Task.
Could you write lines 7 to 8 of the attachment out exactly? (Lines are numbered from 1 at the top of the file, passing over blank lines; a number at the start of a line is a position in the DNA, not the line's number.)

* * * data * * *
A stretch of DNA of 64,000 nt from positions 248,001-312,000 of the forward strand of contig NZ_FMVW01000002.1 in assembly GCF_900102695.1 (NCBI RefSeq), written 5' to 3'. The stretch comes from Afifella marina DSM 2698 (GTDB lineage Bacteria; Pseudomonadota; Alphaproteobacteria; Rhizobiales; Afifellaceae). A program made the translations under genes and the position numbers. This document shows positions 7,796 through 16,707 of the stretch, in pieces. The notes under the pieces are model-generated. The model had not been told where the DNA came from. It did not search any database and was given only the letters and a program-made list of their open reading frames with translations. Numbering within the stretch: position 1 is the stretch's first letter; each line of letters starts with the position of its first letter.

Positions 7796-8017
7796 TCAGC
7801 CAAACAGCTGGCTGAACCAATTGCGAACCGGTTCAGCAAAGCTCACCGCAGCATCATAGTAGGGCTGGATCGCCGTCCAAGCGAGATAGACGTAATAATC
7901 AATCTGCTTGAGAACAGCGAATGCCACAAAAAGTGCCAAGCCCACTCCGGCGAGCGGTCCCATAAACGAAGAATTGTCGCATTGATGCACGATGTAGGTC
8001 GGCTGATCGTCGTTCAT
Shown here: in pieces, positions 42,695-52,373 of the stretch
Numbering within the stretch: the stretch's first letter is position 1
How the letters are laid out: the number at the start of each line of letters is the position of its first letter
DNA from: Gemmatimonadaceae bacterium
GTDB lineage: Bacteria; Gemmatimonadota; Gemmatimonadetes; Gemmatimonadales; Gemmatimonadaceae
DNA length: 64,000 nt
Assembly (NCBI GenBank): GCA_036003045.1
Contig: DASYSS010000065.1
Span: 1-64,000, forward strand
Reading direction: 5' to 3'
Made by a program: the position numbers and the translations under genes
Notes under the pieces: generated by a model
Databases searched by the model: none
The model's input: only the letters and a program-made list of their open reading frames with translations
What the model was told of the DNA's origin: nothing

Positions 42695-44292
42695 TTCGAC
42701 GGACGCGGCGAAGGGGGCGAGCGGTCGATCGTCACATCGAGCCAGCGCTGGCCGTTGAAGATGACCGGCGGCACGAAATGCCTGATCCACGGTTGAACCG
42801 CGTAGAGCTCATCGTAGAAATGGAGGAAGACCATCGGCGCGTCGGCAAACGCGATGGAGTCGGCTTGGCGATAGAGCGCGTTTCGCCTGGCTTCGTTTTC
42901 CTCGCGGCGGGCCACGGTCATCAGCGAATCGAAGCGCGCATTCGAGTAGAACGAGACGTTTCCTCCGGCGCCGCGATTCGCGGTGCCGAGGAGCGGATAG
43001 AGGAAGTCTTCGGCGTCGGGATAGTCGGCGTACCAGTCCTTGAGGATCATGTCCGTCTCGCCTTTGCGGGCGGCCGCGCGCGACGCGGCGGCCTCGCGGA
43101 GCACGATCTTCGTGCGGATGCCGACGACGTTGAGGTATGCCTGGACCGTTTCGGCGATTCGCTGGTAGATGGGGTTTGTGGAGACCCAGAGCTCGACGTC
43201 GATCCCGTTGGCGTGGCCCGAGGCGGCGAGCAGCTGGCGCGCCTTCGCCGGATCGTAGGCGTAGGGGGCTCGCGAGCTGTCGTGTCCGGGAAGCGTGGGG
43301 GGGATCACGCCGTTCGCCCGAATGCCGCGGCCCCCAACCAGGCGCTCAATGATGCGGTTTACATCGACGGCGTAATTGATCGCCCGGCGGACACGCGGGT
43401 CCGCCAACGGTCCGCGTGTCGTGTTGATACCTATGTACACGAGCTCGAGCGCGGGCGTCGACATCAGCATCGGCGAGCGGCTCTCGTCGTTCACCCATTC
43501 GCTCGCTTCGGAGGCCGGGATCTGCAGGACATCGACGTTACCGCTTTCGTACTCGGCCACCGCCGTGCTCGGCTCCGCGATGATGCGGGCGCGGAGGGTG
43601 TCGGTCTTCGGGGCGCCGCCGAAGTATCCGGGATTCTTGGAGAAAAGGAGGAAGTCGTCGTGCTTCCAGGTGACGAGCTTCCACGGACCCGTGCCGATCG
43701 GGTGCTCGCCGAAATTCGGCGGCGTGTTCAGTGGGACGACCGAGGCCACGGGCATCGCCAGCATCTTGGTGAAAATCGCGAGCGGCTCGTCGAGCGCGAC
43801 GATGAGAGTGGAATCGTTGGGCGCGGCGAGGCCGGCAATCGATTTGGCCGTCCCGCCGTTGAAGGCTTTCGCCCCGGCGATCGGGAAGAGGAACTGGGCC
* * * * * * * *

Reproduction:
Shown here: in pieces, positions 42,695-52,373 of the stretch
Numbering within the stretch: the stretch's first letter is position 1